Research Article

Caspase-Dependent Conversion of Dicer Ribonuclease into a Death-Promoting Deoxyribonuclease

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Science  11 Mar 2010:
1182374
DOI: 10.1126/science.1182374

Abstract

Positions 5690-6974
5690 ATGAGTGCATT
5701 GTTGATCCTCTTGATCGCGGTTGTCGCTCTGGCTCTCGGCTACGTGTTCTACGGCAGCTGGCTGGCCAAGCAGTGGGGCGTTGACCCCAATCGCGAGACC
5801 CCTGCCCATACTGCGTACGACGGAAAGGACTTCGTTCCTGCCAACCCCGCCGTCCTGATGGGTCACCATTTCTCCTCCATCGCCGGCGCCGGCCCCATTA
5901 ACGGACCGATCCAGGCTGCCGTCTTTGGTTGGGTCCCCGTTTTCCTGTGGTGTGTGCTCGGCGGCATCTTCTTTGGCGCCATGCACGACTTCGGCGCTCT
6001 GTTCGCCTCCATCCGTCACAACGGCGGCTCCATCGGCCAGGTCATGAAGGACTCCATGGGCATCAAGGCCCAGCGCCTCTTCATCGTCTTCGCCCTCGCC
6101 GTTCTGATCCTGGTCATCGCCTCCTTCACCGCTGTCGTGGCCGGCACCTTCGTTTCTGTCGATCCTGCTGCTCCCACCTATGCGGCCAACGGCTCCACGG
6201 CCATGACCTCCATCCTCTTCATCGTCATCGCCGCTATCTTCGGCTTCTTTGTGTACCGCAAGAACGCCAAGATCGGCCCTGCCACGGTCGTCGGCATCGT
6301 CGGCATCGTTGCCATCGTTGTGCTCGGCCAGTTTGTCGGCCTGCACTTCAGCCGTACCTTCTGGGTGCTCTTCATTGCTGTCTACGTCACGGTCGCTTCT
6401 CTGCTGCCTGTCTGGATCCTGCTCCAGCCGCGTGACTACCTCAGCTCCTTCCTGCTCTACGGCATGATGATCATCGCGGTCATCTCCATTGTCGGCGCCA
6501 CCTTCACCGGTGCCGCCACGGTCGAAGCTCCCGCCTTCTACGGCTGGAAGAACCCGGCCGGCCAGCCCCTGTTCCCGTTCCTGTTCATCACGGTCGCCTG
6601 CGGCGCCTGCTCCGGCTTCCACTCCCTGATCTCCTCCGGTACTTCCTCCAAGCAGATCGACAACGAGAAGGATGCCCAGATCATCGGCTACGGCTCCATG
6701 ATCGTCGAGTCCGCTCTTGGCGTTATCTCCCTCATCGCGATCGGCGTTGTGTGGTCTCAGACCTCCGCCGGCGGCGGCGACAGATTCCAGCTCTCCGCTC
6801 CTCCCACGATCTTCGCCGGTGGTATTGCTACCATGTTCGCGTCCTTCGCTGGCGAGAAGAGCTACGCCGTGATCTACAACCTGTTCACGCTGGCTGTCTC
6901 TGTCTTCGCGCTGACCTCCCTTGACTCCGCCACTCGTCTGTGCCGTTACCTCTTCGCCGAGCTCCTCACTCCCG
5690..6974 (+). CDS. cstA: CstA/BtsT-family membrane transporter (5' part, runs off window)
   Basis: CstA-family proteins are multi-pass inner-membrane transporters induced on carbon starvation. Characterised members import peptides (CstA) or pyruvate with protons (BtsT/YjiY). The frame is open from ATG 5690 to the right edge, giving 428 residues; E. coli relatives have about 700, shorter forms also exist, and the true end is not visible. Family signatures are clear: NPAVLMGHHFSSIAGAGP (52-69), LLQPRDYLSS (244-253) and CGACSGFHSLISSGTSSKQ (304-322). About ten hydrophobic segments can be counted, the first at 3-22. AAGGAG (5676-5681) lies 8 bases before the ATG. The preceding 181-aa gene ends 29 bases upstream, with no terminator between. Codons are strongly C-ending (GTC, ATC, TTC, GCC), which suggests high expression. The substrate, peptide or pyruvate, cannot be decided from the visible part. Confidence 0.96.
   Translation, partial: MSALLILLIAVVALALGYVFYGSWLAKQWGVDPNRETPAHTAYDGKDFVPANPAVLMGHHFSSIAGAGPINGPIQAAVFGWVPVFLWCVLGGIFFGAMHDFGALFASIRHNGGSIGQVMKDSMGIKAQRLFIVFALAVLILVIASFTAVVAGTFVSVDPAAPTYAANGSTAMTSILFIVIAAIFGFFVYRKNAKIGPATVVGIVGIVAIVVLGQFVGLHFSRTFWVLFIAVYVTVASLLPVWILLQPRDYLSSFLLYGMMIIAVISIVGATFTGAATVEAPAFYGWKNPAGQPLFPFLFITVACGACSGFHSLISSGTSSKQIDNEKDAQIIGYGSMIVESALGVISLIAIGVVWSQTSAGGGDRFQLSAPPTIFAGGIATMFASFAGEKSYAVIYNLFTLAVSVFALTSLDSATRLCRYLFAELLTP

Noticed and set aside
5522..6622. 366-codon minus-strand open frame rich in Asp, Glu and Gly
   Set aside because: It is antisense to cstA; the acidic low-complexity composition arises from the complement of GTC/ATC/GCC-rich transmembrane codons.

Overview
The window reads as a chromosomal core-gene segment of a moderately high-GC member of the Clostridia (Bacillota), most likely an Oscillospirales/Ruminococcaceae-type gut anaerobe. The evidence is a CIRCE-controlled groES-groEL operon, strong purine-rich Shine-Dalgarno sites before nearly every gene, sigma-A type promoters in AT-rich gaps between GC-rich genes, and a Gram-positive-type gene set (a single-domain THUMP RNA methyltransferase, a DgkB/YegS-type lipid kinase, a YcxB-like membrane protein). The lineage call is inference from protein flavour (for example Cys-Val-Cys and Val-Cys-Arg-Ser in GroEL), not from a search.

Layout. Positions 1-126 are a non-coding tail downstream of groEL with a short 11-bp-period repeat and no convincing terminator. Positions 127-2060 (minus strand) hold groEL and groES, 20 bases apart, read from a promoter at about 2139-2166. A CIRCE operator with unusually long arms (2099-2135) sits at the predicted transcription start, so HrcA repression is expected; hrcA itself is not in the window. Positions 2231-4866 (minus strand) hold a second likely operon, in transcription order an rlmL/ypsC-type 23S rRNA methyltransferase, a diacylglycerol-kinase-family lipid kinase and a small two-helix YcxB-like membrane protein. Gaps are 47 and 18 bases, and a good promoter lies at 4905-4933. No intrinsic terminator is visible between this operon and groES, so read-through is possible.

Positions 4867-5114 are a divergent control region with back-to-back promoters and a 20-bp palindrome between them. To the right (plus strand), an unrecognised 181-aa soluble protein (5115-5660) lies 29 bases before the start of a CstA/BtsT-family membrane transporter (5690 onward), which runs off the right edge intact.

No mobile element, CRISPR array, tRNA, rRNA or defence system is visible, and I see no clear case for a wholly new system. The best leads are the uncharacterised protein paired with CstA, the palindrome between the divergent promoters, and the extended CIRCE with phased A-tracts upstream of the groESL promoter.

Chromosome fragmentation is a hallmark of apoptosis, conserved in diverse organisms. In mammals, caspases activate apoptotic chromosome fragmentation by cleaving and inactivating an apoptotic nuclease inhibitor. We report that inactivation of the Caenorhabditis elegans dcr-1 gene, which encodes the Dicer ribonuclease important for processing of small RNAs, compromises apoptosis and blocks apoptotic chromosome fragmentation. DCR-1 was cleaved by the CED-3 caspase to generate a C-terminal fragment with deoxyribonuclease activity, which produced 3′ hydroxyl DNA breaks on chromosomes and promoted apoptosis. Thus, caspase-mediated activation of apoptotic DNA degradation is conserved. DCR-1 functions in fragmenting chromosomal DNA during apoptosis, in addition to processing of small RNAs, and undergoes a protease-mediated conversion from a ribonuclease to a deoxyribonuclease.